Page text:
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Professor Wins Prize For Park Design

By Justin C. Worland, Crimson Staff Writer

A Harvard professor accepted a prestigious New York City art prize for his firm’s work designing the Brooklyn Bridge Park.

Harvard Graduate School of Design Professor Michael R. Van Valkenburgh received the Brendan Gill Prize for the design of Brooklyn Bridge Park by his firm Michael Van Valkenburgh Associates.

The prize, which was awarded Monday evening, aims to honor artistic creations that “capture the spirit of New York.”

The Brooklyn Bridge Park—formerly a series of industrial piers that fell into disuse—is located along the East River in New York City. The park’s waterfront stretches 1.3 miles from the Manhattan Bridge to the Brooklyn Bridge on the Brooklyn side of the river.

According to Van Valkenburgh, when his firm began working on the project eight years ago, the site’s former use as a pier and as an industrial space made it appear inhospitable to a green park.

“As cities, we have used up the conventional places for park-making,” Van Valkenburgh said. “Landscape architects work on disenfranchised sites—abnormal places for making landscapes.”

The park covers 85 acres of urban real estate with space for kayaking and traditional park features such as green space and playgrounds.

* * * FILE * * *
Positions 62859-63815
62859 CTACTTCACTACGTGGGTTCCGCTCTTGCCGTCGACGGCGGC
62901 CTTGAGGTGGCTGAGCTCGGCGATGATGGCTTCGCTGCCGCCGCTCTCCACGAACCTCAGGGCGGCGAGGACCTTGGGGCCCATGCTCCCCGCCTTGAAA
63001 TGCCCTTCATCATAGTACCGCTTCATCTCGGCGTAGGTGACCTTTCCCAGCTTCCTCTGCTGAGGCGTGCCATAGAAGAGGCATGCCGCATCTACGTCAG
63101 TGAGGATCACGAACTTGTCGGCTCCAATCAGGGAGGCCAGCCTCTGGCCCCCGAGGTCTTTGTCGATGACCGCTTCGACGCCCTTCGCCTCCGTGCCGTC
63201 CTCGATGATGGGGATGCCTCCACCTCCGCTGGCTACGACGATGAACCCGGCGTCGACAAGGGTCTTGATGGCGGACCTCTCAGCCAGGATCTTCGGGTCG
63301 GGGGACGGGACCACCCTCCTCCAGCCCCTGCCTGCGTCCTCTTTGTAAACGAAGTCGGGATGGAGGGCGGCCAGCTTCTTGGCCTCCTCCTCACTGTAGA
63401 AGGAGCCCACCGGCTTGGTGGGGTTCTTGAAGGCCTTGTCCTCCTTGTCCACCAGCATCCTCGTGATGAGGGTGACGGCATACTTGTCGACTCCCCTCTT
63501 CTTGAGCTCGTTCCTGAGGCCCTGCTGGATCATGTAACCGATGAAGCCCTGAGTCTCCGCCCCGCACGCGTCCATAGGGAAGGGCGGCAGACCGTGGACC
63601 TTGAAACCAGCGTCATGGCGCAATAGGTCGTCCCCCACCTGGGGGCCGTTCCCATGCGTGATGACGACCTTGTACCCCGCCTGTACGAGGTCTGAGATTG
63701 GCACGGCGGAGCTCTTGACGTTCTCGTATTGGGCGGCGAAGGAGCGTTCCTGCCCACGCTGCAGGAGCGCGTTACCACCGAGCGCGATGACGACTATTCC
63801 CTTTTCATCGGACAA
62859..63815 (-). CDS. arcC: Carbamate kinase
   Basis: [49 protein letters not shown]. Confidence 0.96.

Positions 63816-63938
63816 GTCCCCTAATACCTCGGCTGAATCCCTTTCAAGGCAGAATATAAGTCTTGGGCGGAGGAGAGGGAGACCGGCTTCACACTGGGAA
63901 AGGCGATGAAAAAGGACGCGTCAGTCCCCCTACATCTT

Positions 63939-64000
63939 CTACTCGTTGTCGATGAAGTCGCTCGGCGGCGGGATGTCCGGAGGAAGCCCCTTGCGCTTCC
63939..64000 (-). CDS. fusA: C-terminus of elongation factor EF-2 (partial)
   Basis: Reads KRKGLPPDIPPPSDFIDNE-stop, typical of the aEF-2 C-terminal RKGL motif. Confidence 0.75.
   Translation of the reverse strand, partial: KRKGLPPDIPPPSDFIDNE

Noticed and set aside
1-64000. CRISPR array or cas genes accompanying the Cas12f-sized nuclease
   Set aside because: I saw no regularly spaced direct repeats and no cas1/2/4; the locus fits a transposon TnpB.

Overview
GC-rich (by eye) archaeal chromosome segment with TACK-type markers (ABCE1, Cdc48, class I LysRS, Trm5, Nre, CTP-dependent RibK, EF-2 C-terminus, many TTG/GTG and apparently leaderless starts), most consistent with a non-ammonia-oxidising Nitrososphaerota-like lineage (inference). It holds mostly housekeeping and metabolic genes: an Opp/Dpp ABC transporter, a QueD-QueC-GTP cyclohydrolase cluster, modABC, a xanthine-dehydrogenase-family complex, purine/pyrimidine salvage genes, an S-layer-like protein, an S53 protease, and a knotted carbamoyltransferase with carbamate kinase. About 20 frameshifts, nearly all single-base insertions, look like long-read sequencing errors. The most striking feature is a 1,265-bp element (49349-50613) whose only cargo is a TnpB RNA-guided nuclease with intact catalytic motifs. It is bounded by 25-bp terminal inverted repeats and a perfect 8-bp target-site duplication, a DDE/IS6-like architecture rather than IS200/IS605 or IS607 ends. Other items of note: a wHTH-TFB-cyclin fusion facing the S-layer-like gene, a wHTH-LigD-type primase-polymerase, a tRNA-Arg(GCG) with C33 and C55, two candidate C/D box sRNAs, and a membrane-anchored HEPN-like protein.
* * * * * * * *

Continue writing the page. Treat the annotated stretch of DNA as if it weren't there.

According to Matthew L. Urbanski, a design school lecturer, the location presented a unique challenge for the designers.

“It’s an incredible site with incredible opportunities in terms of reconnecting the city with the river,” said Urbanski, who is also a principal at Van Valkenburgh Associates.

According to Van Valkenburgh, the unusual quality of the site required innovation on the part of the designers who adapted technology from rooftop gardens and dry landscapes to help create a green landscape on a space that was largely paved over.

Van Valkenburgh also noted that the park’s view is one of its unique elements.

“You see the water in a lot of places in Manhattan, but you don’t sense this enormous boundless landscape of the water,” he said, referring to 800 acres of water visible from the park.

Past winners of the Brendan Gill Prize, including musician Sufjan Stevens and film director Ang Lee, have received the award for a broad range of artistic achievement, but Urbanski said that it is rare that it is given for landscape architecture.

“It’s quite an honor for a landscape architect,” he said. “We get awards for our work, but the Brendan Gill award is an artistic merit award.”

Van Valkenburgh said that he felt that receiving an award that had previously been awarded to artists in so many different disciplines was a tribute to landscape architecture.

“One of the things I’m the proudest of is that works of film, music, [and other disciplines] are spoken in the same paragraph as landscape architecture,” he said.

—Staff writer Justin C. Worland can be reached at

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